Well this cross country day sure had its highs and lows. Highs for the Brits, Germans, Swedes and Kiwis. Low after low after unbelievable low for Canada, most of which I saw, thanks to the brilliant TV coverage all over the venue and media centre. Let me get the bad news out of the way first, and the most urgent of that is regarding Hawley Bennett-Awad. Hawley and Ginny fell at the third fence, an A-B complex of verticals that did cause another fall immediately after hers and a couple of refusals. I have not had an eyewitness report, but I do believe Ginny fell and I know Hawley was taken to hospital, but the unofficial word is that it is not serious. I’ve been told the COC is issuing a statement, but since I have been unsuccessful in getting on their distribution list I’ll have to wait for someone to forward it to me…
Now I need to back up a bit. Before Hawley went, Michelle Mueller and Amistad had a bit of a cheap moment at the second of the two hedges in the stadium. I saw the run out because I spent a goodly part of the day watching from up high in the south grand stand, from which I could see a couple of fences, as well as the Tower of London jumps in the stadium – oh and an unbelievable vista over London and the Thames. I could also see the running score board and a jumbotron showing constant footage of the whole course. It was just a steering blip for Michelle and even though it was a costly one, she galloped around the rest of the course in fine, but slow, form.
After Hawley, Peter Barry was next. I saw his involuntary separation from Kilrodan Abbott, which took place at number 9, a one-two-three complex with a ditch. Peter got to the last obstacle on something a bit worse than a half stride, and in his valiant effort to get over the boxy fence, Kilrodan Abbott unseated his pilot.
A bright spot in the day was Jessie Phoenix’s brilliant go on Exponential. What a keen, happy galloping jumping horse he is! He and Jessie looked every bit a partnership out there. There were quite a few holds on course today due to a disturbing frequency of falls (15, which is a fifth of the field), and Jessie was held on course at least two thirds of the way along. Exponential seemed to have enjoyed his little rest during the pause, and he finished the course looking like he’d be happy to be shown the start again. Jessie is currently sitting 28th, which is quite a jump up the board from 50th after dressage – and she stands to gain another few places tomorrow if she has a good show jumping round. Thank you Jessie and Exponential for being the bright spark in our day.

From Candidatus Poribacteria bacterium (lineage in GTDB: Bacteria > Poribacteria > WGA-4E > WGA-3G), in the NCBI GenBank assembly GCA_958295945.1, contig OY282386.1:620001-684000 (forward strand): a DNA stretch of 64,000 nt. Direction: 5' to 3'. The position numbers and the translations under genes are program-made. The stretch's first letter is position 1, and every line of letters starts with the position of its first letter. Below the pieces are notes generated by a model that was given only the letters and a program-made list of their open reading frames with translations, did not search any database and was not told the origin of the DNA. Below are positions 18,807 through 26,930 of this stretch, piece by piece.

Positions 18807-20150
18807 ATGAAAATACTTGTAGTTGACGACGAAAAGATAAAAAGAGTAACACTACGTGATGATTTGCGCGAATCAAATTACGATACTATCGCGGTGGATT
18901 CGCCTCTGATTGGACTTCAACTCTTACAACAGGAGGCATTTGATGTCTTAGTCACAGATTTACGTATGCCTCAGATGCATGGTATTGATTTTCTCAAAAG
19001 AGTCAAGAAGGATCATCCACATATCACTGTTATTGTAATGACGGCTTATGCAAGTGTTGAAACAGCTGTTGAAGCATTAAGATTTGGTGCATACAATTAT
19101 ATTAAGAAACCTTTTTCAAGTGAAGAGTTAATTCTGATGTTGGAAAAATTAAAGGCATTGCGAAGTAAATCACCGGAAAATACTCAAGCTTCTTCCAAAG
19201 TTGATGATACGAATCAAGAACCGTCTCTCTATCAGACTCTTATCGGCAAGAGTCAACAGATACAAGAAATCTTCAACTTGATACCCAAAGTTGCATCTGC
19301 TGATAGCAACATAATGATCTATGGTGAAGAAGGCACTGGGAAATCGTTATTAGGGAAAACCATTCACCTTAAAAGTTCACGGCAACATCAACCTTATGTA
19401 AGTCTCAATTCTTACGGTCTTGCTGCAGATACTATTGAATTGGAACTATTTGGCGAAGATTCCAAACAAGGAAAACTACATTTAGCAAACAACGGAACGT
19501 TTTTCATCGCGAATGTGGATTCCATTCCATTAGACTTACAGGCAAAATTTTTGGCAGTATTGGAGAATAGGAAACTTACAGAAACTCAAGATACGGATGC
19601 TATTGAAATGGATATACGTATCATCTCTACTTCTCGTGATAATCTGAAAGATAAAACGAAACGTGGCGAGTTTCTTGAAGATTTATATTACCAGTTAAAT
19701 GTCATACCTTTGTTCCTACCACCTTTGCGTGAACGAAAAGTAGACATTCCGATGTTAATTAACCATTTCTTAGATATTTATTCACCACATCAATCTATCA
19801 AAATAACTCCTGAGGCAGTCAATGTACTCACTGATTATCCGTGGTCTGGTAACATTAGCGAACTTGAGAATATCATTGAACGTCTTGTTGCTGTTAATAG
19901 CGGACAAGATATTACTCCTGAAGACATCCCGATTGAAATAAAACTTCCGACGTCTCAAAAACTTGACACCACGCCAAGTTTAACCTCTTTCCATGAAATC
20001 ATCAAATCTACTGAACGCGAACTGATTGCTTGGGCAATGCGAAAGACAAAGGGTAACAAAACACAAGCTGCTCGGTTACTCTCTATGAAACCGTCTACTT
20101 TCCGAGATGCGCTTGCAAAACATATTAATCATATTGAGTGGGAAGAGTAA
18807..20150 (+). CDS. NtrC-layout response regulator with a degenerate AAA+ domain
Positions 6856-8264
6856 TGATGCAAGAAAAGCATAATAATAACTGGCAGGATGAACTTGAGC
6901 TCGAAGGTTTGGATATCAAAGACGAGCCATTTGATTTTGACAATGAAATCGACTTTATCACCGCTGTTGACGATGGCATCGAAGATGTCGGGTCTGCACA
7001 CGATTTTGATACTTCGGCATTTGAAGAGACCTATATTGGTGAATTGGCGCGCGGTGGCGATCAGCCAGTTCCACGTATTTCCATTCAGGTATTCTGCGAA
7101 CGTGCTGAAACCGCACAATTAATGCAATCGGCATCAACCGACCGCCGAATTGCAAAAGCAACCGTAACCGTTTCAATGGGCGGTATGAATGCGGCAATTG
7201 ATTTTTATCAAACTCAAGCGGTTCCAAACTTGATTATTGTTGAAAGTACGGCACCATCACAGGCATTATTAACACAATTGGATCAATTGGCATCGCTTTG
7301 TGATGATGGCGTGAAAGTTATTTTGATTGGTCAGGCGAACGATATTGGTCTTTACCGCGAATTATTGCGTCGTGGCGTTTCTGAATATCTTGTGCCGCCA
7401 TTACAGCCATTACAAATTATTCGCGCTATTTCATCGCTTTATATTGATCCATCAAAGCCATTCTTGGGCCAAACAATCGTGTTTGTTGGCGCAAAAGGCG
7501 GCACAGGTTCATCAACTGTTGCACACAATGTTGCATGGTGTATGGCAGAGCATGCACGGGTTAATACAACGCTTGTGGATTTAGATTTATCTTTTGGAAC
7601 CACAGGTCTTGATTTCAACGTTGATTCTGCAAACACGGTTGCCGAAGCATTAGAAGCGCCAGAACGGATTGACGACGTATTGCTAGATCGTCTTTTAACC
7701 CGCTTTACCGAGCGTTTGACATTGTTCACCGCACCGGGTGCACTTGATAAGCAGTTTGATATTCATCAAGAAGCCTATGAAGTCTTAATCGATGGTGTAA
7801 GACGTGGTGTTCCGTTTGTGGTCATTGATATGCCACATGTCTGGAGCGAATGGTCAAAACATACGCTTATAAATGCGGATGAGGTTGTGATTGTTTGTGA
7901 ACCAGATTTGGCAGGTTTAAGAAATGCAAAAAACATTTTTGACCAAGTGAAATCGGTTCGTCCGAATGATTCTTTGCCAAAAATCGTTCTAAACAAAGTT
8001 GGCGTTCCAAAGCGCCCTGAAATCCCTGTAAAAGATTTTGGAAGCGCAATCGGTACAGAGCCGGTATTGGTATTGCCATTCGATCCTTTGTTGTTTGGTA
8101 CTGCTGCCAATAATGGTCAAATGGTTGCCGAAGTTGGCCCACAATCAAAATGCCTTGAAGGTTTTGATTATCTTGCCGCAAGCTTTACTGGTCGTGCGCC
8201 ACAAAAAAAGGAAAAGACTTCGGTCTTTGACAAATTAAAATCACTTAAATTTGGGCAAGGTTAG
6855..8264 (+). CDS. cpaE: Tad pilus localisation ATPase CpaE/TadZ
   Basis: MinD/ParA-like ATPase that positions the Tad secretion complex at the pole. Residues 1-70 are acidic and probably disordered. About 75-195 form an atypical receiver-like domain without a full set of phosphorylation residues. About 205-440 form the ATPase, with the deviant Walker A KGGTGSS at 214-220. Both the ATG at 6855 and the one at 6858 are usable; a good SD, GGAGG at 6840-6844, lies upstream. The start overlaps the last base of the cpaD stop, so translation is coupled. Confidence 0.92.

Ok, back to the doom train. Rebecca and Rupert were last on course for Canada, and they made it only to 14 before today’s Canadian jinx struck again. 14 was an a-b complex set right on the Zero Longitude line, a downhill ramp to a skinny little sun dial. Rupert came off the first part ok, but there seemed to be a bit of uncertainty about whether Rebecca was going for three or four strides (I did see only one rider do it in three, but I saw a few do it in five). He did jump but it was messy, and Rebecca went earthward over his shoulder.
I don’t believe either Rebecca or Peter, or their horses, are any the worse for wear, other than the weight of disappointment that is certainly settling on their shoulders right now. I’d like to see a bright side to this, but I’m finding it hard, even if I squint. I knew Canada has not had the very best of springs for a kick-ass team, but things definitely went worse here than anyone could possibly have expected. I’ll feel better when I’ve heard that Hawley is ok, and I do hope for two clear Maple Leaf show jumping rounds tomorrow.
The good news belongs to some other nations tonight. If you haven’t paid attention to the results, here is a link to the absolutely flawless online results, which are being updated at a speed never before witnessed by this particular journalist. Tomorrow is going to be a truly edge-of-our-seats day, with nothing more than a rail separating the Germans from a medal colour other than gold. They do stand to suffer more than a rail unless Ingrid has taught Abraxxas that show jumps are for clearing, not clearing off. Below them it’s even tighter. Less than a single knockdown separates the Brits, Swedes and Kiwis in second to fourth places. It was an indifferent day for the Americans, who are fifth but have really no chance to do better with a 22 penalty gap between them and the medal scrum.
To lighten the mood a little, let’s play a little game of connect the eventers. Ok, here goes:
Chris Bartle, a British Olympian, is the eventing coach of the German team. One of the German team members is Dirk Schrade whose yard is where third placed Mark Todd found his horse Campino. Linda Algotsson, the Swede who is tied for first with Ingrid, is on a home grown horse – La Fair – that her mother bred, but her personal trainer is not home grown: her German husband Frank Ostholt is also her coach, a regular member of the German team. At the 2010 WEG, Frank rode Mr. Medicott, the horse with which Karen O’Connor had a brilliant day today. Mr. Medicott is of course not the only foreigner on the US team, since both Phillip Dutton and Boyd Martin are actually Australian. And of course the US team chef is as British as they come, even though he is currently making his own international connections with an American girlfriend. And our Canadian coach, who probably isn’t going to have the sweetest of dreams tonight, is the husband of Karen O’Connor.
I am sure I could weave many more threads into this international quilt, but I really need to get some rest. The final jog is at the uncivilized hour of 8:15 tomorrow. I’m super bummed for Canada, but that won’t keep me from enjoying the top sport that will culminate in two sets of medals tomorrow.